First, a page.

The Washington Post rated the start of the 2021 IRS tax season as late, tedious and frustrating. But for the IRS itself, it corresponds to “planning designed with the individual taxpayers in mind, aiming at minimizing delays in issuing refunds.”
The editorial team of the award-winning print and digital newspaper bases its hasty rating on the delays to process the 2019 refunds and anarchy resulting from payments of the second wave of economic impact payments, or pandemic aid, approved on December 27th.
It is a fact that the tax season that traditionally begins in the last week of January, this year will start on Friday, February 12, when the IRS will start receiving and processing individual returns for the 2020 financial year. You should remember, or know, that a change of the start date of the tax season is nothing new and since 2007, there have been 5 cases.
But don’t bank on it, you can coordinate a virtual meeting with your tax expert and get your tax documentation in order. In the meantime, there are a couple of new features in the 2021 IRS tax season that you should keep in mind, we summarize them here.
2021 Tax season: What will be the deadline?
You might assume, given that the start of the 2021 tax season was delayed by about two weeks, that the deadline may also have changed, but we clarify that up to the date of this post, there is no indication that the deadline, by tradition scheduled for April 15, will be extended, as happened last year.
However, in the context of the health crisis, it is still possible that an announcement could be issued; regardless, the IRS expects to process about 150 million tax returns in this period of time, so don’t wait for the last moment.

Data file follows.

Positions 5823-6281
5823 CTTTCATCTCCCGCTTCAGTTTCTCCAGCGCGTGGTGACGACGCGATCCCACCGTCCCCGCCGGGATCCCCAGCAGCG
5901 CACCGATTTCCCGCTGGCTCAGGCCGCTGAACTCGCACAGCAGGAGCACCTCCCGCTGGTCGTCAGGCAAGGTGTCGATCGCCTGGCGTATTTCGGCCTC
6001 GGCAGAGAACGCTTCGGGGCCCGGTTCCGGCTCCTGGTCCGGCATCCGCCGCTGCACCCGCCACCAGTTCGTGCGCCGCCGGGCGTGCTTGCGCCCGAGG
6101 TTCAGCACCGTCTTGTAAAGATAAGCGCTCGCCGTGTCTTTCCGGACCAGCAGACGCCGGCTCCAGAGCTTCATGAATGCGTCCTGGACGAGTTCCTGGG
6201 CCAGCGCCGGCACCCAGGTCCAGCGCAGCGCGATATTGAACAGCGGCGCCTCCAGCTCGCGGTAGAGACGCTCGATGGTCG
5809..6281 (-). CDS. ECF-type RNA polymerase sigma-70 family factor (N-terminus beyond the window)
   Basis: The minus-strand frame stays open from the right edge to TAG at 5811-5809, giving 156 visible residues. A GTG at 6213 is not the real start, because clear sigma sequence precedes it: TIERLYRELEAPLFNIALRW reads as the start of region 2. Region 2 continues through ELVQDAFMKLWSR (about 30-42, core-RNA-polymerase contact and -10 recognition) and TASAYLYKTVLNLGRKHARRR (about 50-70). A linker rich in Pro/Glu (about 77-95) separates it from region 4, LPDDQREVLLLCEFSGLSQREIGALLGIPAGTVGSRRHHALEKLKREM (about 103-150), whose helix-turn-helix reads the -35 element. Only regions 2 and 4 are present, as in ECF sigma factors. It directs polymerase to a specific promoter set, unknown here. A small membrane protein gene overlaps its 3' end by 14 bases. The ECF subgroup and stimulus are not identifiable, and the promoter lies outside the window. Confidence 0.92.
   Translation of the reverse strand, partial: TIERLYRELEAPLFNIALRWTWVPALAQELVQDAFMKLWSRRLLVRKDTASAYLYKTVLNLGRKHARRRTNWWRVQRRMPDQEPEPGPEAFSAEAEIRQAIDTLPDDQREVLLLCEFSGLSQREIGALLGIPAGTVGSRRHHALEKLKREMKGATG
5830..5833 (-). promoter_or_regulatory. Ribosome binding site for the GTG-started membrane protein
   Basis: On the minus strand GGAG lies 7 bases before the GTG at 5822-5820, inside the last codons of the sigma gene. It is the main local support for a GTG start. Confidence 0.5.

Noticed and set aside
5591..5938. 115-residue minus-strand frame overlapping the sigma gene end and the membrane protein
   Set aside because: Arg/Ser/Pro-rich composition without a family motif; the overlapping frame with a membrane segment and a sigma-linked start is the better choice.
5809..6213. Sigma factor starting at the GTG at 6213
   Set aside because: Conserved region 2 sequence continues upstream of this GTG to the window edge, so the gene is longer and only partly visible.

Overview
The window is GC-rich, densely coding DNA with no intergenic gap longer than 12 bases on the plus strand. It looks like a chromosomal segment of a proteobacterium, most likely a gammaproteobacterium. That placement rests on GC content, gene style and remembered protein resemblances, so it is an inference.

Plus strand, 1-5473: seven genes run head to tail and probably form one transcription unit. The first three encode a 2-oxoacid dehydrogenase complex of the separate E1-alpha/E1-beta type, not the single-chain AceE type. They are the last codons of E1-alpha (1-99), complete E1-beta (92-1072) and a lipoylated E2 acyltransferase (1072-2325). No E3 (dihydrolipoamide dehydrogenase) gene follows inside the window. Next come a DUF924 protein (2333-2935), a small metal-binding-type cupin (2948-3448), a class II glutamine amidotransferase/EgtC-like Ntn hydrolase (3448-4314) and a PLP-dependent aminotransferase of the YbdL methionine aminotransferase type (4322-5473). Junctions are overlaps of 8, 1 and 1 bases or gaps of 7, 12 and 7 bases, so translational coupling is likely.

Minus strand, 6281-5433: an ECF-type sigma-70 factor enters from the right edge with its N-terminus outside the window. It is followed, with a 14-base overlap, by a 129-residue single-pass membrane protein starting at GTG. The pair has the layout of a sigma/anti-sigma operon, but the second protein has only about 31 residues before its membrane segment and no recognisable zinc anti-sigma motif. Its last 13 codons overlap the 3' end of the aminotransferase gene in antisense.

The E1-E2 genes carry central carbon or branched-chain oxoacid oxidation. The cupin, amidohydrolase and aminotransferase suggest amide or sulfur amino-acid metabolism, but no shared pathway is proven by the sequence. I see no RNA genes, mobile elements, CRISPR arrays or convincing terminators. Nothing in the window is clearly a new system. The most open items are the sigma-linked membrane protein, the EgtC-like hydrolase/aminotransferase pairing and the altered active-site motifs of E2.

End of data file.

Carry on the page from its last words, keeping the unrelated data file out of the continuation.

Other key dates of the tax season
In any tax return season, there is a schedule to keep in mind, we summarize it:
January 15: Opening of the IRS Free File. This is when taxpayers can start filing their returns through accredited tax software companies, but these will be forwarded to the IRS on February 12th.
January 29: “Tax Credit Awareness,” an outreach action that seeks to educate about the offer of available tax credits.
February 12: Start of the 2021 tax season, the IRS begins receiving and processing individual returns.
February 22: Possible update of the IRS.gov tool Where’s My Refund; for taxpayers who have earned income tax credit (EITC) and child tax credit (ACTC).
March 1-5: Arrival of the first refunds for claims under the PATH Act, to those taxpayers who pay through electronic direct deposit.
April 15: Deadline for filing tax returns.
October 15: If you requested an extension to file your return, this will be the new deadline.
In case of any modification after the date of publication of this post, you will be able to consult the schedule in the IRS Newsroom portal .
Recommended Article: How can your accountant help you plan for 2021?
Do EIP payments, or Covid financial aid, affect my taxes?
You have nothing to worry about in this regard, the two rounds of economic impact payments (April and December) are not considered taxable income, that is, they are not taxable and they will not affect tax refunds.
The IRS portal clarifies that those who have received economic impact payments for the approved amount, without any observations, do not have to include that figure on their return and those who received only a fraction of the corresponding amount or did not receive it despite being eligible, can submit a recovery rebate credit claim.
Final considerations about the 2021 IRS tax season
The IRS states that if you submit your return electronically and provide information for direct deposits, you can be among the 9 out of 10 taxpayers who are “problem-free” and will be able to receive their tax refund within 21 days of submission.
The tax return for individuals can be very simple, although depending on the credits you apply to, the geography, the deductions made, any prior forms (W-2; 1099 forms) the process can become difficult. So, seek the right advice!